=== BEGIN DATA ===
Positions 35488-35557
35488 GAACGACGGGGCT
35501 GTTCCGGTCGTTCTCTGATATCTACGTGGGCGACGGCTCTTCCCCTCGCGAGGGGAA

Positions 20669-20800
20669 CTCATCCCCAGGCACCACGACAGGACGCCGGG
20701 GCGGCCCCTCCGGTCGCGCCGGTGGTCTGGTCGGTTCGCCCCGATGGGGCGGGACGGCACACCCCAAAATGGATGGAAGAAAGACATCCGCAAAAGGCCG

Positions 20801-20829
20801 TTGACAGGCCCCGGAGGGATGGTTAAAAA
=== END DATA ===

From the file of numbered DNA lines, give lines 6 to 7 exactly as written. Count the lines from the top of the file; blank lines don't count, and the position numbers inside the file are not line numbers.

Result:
20701 GCGGCCCCTCCGGTCGCGCCGGTGGTCTGGTCGGTTCGCCCCGATGGGGCGGGACGGCACACCCCAAAATGGATGGAAGAAAGACATCCGCAAAAGGCCG

Positions 20801-20829